1:28 | Tour & News
Aerial tour of stunning Shinnecock Hills
Get lost in this drone footage of Shinnecock Hills, site of the 2018 U.S. Open. 
By Jessica Marksbury
Tuesday, June 12, 2018

Backstopping — the controversial (and illegal) practice of leaving one's ball unmarked on the green as a potential "backstop" for another player's shot — has become the latest hot topic in the world of professional golf, thanks to a spirited Twitter debate involving six-time Tour winner Jimmy Walker over the weekend.

Walker defended the practice via Twitter, saying, "Usually a guy will ask if he would like to mark it. If you don't like a guy you will mark anyway. If you like the guy you might leave it to help on a shot. Some guys don't want to give help at all and rush to mark their ball. To each his own."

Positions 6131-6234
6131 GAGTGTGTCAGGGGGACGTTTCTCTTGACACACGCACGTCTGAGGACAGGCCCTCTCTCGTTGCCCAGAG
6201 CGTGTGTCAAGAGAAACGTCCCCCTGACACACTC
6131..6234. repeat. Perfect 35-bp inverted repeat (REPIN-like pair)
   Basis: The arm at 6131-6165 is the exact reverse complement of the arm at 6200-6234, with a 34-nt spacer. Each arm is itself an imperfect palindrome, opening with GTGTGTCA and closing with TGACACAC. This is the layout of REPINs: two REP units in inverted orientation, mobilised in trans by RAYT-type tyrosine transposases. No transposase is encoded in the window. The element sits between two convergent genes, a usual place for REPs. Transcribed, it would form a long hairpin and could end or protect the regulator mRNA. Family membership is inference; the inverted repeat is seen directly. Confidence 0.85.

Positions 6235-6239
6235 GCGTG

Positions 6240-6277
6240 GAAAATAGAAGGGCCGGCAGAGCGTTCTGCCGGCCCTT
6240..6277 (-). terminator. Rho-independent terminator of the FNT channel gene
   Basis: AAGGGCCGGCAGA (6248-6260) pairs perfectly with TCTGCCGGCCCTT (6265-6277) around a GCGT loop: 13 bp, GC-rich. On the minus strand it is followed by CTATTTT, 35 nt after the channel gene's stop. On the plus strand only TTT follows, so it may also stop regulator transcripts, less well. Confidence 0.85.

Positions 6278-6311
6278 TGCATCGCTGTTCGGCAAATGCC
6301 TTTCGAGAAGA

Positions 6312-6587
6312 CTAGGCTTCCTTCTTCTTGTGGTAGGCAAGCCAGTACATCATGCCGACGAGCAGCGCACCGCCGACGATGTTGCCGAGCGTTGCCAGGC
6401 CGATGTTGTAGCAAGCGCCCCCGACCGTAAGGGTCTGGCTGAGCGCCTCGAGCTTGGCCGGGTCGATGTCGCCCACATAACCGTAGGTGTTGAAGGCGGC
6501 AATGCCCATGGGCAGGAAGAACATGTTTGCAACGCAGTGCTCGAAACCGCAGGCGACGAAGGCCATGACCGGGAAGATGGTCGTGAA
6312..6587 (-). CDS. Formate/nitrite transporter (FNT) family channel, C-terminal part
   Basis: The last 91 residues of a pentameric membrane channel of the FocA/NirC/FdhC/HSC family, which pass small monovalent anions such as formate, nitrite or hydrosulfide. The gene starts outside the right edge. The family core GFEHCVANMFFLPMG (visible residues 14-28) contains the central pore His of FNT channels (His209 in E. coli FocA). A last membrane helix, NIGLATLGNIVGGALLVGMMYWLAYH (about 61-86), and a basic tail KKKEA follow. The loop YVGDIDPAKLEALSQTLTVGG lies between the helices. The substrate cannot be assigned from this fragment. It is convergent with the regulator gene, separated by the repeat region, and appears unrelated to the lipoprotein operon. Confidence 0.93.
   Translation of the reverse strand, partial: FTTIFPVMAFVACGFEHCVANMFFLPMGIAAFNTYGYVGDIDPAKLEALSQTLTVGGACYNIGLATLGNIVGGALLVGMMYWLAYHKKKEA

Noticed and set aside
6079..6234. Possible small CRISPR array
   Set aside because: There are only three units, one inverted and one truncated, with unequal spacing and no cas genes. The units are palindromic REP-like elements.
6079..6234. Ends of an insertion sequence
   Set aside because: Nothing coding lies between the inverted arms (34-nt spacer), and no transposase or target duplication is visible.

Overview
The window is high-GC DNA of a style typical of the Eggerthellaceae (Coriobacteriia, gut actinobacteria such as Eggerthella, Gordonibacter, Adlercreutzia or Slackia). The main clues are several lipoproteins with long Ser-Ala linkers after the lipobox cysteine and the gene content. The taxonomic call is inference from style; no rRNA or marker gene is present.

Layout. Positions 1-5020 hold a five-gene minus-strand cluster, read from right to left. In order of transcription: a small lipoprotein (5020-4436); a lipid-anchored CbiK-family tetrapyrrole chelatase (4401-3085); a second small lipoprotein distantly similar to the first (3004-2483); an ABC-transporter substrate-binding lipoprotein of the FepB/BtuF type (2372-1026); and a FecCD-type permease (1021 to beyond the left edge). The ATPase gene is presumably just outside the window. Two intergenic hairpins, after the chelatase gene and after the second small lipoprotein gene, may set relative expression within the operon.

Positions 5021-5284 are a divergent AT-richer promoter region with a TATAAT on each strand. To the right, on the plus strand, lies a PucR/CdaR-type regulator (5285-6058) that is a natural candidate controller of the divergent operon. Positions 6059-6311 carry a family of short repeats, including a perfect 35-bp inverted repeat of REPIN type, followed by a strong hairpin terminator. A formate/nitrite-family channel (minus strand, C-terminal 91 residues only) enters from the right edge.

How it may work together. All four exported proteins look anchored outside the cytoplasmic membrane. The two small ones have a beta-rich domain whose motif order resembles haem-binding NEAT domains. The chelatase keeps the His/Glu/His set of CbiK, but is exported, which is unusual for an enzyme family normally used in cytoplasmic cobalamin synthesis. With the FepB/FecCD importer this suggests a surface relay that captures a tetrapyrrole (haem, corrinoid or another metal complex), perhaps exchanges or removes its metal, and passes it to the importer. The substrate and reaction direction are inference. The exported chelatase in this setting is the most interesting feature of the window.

The comments illicited a strong social media reaction. Players who are deemed to be purposefully backstopping are subject to disqualification, per Rule 22-1.

Tour & News
Tour Confidential: Is 'backstopping' a legit problem on Tour? (Plus, previewing the U.S. Open!)

Walker was asked about the Twitter firestorm during Monday's practice round at Shinnecock.

"It happens all the time where, you chip, you pitch a ball up on the green and you ask the person that's coming next, if they're pitching, ‘Do you want me to go mark that?' That's just the way it is. It happens," Walker told Golf Channel. "And a lot of times you leave it in the other player's hands. ‘Do you want the ball marked?' I've always asked, ‘Do you want it marked?' I give that person the option. I was just trying to shed some light on how it actually happens out here."

You can watch a full video of Walker's comments below.

You May Like

HOLE YARDS PAR R1 R2 R3 R4
OUT
HOLE YARDS PAR R1 R2 R3 R4
IN